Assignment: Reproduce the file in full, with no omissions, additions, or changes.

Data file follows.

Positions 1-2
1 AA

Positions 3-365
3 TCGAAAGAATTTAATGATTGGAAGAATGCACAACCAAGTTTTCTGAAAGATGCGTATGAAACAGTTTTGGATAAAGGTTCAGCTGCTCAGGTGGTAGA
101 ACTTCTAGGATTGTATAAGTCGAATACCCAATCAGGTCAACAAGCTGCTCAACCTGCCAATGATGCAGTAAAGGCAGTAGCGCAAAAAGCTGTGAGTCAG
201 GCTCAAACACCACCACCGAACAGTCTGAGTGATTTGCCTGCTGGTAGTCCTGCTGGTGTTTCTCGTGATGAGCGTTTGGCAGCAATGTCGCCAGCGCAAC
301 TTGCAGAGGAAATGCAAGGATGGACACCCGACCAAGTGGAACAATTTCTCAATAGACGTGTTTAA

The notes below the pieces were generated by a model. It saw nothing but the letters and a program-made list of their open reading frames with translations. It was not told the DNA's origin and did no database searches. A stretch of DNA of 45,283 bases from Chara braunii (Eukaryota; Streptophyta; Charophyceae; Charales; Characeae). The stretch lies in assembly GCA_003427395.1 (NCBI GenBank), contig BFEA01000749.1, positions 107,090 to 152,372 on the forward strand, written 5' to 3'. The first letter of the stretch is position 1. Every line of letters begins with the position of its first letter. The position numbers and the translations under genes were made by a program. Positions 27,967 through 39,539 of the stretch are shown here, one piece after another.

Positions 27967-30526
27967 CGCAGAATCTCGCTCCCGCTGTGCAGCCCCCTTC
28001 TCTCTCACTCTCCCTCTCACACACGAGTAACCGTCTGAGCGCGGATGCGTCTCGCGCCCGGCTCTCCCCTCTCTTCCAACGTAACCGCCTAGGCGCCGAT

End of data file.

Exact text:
Positions 1-2
1 AA

Positions 3-365
3 TCGAAAGAATTTAATGATTGGAAGAATGCACAACCAAGTTTTCTGAAAGATGCGTATGAAACAGTTTTGGATAAAGGTTCAGCTGCTCAGGTGGTAGA
101 ACTTCTAGGATTGTATAAGTCGAATACCCAATCAGGTCAACAAGCTGCTCAACCTGCCAATGATGCAGTAAAGGCAGTAGCGCAAAAAGCTGTGAGTCAG
201 GCTCAAACACCACCACCGAACAGTCTGAGTGATTTGCCTGCTGGTAGTCCTGCTGGTGTTTCTCGTGATGAGCGTTTGGCAGCAATGTCGCCAGCGCAAC
301 TTGCAGAGGAAATGCAAGGATGGACACCCGACCAAGTGGAACAATTTCTCAATAGACGTGTTTAA

The notes below the pieces were generated by a model. It saw nothing but the letters and a program-made list of their open reading frames with translations. It was not told the DNA's origin and did no database searches. A stretch of DNA of 45,283 bases from Chara braunii (Eukaryota; Streptophyta; Charophyceae; Charales; Characeae). The stretch lies in assembly GCA_003427395.1 (NCBI GenBank), contig BFEA01000749.1, positions 107,090 to 152,372 on the forward strand, written 5' to 3'. The first letter of the stretch is position 1. Every line of letters begins with the position of its first letter. The position numbers and the translations under genes were made by a program. Positions 27,967 through 39,539 of the stretch are shown here, one piece after another.

Positions 27967-30526
27967 CGCAGAATCTCGCTCCCGCTGTGCAGCCCCCTTC
28001 TCTCTCACTCTCCCTCTCACACACGAGTAACCGTCTGAGCGCGGATGCGTCTCGCGCCCGGCTCTCCCCTCTCTTCCAACGTAACCGCCTAGGCGCCGAT